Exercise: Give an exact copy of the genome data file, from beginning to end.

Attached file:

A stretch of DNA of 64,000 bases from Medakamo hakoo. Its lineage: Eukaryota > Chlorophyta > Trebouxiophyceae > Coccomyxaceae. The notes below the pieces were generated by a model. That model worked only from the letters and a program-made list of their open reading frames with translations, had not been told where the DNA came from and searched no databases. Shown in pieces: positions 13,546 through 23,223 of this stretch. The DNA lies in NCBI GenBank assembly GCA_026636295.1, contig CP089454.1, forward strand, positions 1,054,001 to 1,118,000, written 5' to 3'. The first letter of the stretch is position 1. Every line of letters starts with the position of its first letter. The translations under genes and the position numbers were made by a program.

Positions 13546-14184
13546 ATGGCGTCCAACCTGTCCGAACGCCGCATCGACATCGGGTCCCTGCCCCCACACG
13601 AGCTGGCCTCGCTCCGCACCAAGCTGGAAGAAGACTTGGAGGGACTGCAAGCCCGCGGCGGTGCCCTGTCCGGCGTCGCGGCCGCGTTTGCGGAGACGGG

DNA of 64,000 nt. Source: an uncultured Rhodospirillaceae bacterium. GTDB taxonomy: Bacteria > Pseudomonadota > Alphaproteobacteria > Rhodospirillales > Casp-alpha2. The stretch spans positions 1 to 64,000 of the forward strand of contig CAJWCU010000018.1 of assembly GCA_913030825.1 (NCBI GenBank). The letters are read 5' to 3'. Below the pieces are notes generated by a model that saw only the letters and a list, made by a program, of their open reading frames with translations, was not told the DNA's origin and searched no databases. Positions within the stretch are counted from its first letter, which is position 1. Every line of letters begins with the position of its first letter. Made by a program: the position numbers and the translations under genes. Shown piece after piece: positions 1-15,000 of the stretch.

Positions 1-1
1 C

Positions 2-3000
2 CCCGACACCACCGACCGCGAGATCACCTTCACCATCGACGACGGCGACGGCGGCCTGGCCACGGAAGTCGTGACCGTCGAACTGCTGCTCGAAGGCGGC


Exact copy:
A stretch of DNA of 64,000 bases from Medakamo hakoo. Its lineage: Eukaryota > Chlorophyta > Trebouxiophyceae > Coccomyxaceae. The notes below the pieces were generated by a model. That model worked only from the letters and a program-made list of their open reading frames with translations, had not been told where the DNA came from and searched no databases. Shown in pieces: positions 13,546 through 23,223 of this stretch. The DNA lies in NCBI GenBank assembly GCA_026636295.1, contig CP089454.1, forward strand, positions 1,054,001 to 1,118,000, written 5' to 3'. The first letter of the stretch is position 1. Every line of letters starts with the position of its first letter. The translations under genes and the position numbers were made by a program.

Positions 13546-14184
13546 ATGGCGTCCAACCTGTCCGAACGCCGCATCGACATCGGGTCCCTGCCCCCACACG
13601 AGCTGGCCTCGCTCCGCACCAAGCTGGAAGAAGACTTGGAGGGACTGCAAGCCCGCGGCGGTGCCCTGTCCGGCGTCGCGGCCGCGTTTGCGGAGACGGG

DNA of 64,000 nt. Source: an uncultured Rhodospirillaceae bacterium. GTDB taxonomy: Bacteria > Pseudomonadota > Alphaproteobacteria > Rhodospirillales > Casp-alpha2. The stretch spans positions 1 to 64,000 of the forward strand of contig CAJWCU010000018.1 of assembly GCA_913030825.1 (NCBI GenBank). The letters are read 5' to 3'. Below the pieces are notes generated by a model that saw only the letters and a list, made by a program, of their open reading frames with translations, was not told the DNA's origin and searched no databases. Positions within the stretch are counted from its first letter, which is position 1. Every line of letters begins with the position of its first letter. Made by a program: the position numbers and the translations under genes. Shown piece after piece: positions 1-15,000 of the stretch.

Positions 1-1
1 C

Positions 2-3000
2 CCCGACACCACCGACCGCGAGATCACCTTCACCATCGACGACGGCGACGGCGGCCTGGCCACGGAAGTCGTGACCGTCGAACTGCTGCTCGAAGGCGGC